Alone but Not Lonely
Exploring for Extraterrestrial Life
Friedman argues that intelligent life is probably rare in the universe (maybe even uniquely on Earth) but that simple life is likely abundant on millions or billions of planets waiting now to be discovered. He asserts that studying and searching for extraterrestrial life cannot be done by interstellar probes—due to the vastness of space and the comparative brevity of human lifespans—but it can be done remotely by a new technique involving the solar gravity lens that can magnify exoplanets by tens of billions. This technique will allow humankind to explore exoplanets and open up an exciting new field of comparative astrobiology.
Wide-ranging in scope, this book discusses the history of searching for extraterrestrial life, the scientific evidence thereof, and finally his own conclusions on what’s next. Included in the book are three appendices: an explanation of interstellar messaging, a reprint of a debate between Carl Sagan and Ernst Mayr on extraterrestrial intelligence, and an opinion essay on the search for extraterrestrial intelligence.
“In Alone but Not Lonely, Dr. Friedman takes a courageous dive into the mystery of the sky above us and endeavors to divine our place and future in this universe and whether we will ever meet our neighbors, face to face, in person.”—Mae Jemison, MD and former NASA astronaut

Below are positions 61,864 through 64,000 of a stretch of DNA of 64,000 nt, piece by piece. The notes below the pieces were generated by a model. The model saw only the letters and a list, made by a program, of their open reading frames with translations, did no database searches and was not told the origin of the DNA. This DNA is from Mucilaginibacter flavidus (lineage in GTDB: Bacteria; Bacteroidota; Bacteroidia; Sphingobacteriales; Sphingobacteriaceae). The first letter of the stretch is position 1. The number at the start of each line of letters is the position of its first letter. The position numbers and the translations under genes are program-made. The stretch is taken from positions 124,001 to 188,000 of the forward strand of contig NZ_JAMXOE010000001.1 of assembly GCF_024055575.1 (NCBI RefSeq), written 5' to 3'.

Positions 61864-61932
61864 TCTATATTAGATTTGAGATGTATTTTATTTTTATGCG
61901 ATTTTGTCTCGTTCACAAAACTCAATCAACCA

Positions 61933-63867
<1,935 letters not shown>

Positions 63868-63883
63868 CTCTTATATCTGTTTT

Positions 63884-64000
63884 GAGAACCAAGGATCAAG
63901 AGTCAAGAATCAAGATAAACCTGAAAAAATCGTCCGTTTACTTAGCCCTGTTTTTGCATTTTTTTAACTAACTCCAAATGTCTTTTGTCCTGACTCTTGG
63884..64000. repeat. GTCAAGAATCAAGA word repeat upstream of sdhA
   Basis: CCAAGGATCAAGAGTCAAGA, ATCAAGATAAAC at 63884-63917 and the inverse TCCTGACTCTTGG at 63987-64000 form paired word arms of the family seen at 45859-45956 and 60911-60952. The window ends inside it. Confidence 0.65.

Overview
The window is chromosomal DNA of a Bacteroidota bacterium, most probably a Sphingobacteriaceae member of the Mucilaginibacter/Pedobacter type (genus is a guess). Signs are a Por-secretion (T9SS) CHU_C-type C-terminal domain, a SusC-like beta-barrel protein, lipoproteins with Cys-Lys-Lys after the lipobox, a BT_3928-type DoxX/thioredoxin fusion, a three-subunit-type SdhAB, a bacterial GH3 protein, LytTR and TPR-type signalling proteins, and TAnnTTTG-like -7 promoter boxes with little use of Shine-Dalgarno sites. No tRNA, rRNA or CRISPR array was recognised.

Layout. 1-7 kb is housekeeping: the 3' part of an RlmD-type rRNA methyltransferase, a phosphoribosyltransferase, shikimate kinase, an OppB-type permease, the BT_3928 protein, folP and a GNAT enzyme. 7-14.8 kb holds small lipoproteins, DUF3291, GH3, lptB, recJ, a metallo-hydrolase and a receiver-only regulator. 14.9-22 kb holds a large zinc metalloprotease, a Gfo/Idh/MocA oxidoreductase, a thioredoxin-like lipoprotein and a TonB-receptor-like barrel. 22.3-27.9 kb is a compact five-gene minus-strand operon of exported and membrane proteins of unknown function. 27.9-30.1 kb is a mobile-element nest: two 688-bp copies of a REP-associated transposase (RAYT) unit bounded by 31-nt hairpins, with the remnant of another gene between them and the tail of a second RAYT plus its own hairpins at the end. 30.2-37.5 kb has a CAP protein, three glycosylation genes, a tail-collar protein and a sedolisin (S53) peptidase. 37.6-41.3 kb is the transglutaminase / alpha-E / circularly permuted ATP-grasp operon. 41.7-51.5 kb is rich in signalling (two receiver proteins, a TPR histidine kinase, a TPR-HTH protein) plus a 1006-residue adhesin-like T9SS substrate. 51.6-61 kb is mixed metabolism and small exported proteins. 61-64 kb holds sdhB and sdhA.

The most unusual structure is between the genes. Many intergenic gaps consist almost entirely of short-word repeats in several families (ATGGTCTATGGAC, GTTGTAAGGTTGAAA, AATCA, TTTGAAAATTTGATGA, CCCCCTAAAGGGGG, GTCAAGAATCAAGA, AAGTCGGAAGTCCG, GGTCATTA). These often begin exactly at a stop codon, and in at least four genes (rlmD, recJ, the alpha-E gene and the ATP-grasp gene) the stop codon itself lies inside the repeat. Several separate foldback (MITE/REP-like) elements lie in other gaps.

“From the birth of Earth through the emergence of AI, Friedman’s wide-ranging and incisive review of space exploration bursts a ton of bubbles—yet paints a galactic future abound with adventure.”—Greg Pass, founding chief entrepreneurial officer of Cornell Tech and former CTO of Twitter
“This is an important book by a true expert in the field. Lou Friedman has spent his life pondering the question of life in the universe and participated in many of the relevant space missions. Much has been written about alien civilizations, both in fiction and in fact. This book is an essential antidote to wild speculation.”—Simon P. Worden, Simon P. Worden, chairman of the Breakthrough Prize Foundation and former Director of NASA Ames Research Center
“No human has devoted more lifespan to our future in space than Louis Friedman. Here he takes a bold stand on the giant question of intelligent life in the universe.”—David Brin, scientist and author of EARTH and The Postman